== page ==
Chamber in Review
Optimism Amid Turbulence for Europe
Optimism Amid Turbulence for Europe歐洲動盪中見曙光<br/>

“The outlook is negative; but the outlook is negative everywhere,” said Dr Alicia Garcia-Herrero, Chief Economist for Asia Pacific at Natixis, at a Chamber roundtable on 6 March on the prospects for Europe in the year ahead. 

She noted that “2018 was horrible for everybody” and that the deceleration that Europe has experienced recently is part of a wider slowdown in global growth. 

The European Union does face some particular problems, including figuring out where it stands in the confrontation between Mainland China and the United States. But perhaps more worrying for the bloc are the challenges it faces as a manufacturer and exporter.

“Europe is the largest net exporter in the world, especially when you exclude the U.K. The Eurozone is an export machine,” Garcia-Herrero said. “So the fact that China is decelerating is very negative for Europe.”
Mainland China is causing concern for European exporters for another reason. Improving technology capacity means that Chinese manufacturers are moving closer to being able to compete with their European counterparts – particularly German producers.

“There is a lot of soul-searching about a China that can compete with Germany,” she said. “It is very obvious that the competition is becoming more intense.”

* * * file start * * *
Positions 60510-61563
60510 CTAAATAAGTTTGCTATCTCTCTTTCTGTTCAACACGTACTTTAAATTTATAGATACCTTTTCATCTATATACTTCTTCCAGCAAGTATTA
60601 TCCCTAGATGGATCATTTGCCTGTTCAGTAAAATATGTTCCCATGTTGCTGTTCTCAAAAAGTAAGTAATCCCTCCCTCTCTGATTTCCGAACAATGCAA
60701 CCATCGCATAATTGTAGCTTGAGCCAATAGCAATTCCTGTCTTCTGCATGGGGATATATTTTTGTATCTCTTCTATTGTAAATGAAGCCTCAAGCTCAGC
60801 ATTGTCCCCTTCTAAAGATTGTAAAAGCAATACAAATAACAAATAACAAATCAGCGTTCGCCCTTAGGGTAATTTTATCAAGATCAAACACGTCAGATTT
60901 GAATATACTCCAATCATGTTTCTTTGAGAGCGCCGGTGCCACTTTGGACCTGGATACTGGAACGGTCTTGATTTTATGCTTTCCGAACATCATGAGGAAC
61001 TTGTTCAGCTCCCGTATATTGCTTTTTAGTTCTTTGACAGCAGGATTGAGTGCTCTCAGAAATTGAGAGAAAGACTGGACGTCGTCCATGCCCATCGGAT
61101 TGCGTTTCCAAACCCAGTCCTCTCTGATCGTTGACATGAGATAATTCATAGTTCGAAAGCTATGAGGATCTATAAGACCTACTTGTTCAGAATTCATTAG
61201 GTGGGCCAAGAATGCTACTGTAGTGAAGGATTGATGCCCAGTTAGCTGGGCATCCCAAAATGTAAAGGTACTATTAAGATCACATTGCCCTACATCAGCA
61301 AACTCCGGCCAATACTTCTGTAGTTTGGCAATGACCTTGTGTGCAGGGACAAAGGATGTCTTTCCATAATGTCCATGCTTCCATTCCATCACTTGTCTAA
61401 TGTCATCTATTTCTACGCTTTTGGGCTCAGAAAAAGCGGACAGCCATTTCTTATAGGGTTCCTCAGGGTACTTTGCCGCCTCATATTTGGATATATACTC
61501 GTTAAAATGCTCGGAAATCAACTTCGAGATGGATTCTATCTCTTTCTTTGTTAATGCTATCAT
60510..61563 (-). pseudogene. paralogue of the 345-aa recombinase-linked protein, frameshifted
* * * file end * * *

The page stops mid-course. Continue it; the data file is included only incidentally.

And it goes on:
The question is whether the current downturn in exports from the E.U. is just a cyclical shock, or whether there also structural factors at play. To support its exports, Europe needs to invest more in innovation and education, to improve productivity and increase potential growth, Garcia-Herrero said.

The two key issues for the E.U. right now are the United Kingdom and Italy. Garcia-Herrero noted the difficult of talking about Brexit. Speaking just a few weeks before Britain’s planned exit from the E.U., she said that the situation was still so fluid that, “I might have to change the slides tomorrow.”

Already, consumer confidence in the U.K. is down, and, regardless of the eventual outcome, the economic consequences of Brexit will be tremendous, she added.

In Italy, meanwhile, the near-term outlook depends on the political situation, and whether the Italian government will be able to continue to use public money to bail out its banks. But more importantly, the country faces structural issues, as its growth has been stagnant for a very long time. 

Yet, there are also a number of positive indicators for the E.U., as Garcia-Herrero explained.

“First of all, the unemployment figures in Europe have improved a lot, which is quite impressive. Household income is quite decent, which will support consumption. So we do not expect a recession, just softer growth.” 

In addition, Europe is currently enjoying accommodative financial conditions – especially when compared to 2010-2012 – which is supporting a lot of lending flows. And, unlike the U.S., Europe is not depending on fiscal measures for growth. 

“There is no additional stimulus other than monetary policy. This is good news,” she said. “We finance our own debt.” 

Members of the younger generations in the E.U. are also a source of optimism regarding the bloc’s long-term outlook. 

“Young Europeans want Europe,” Garcia-Herrero said. “They feel very comfortable travelling around, and with open borders. This is very powerful.”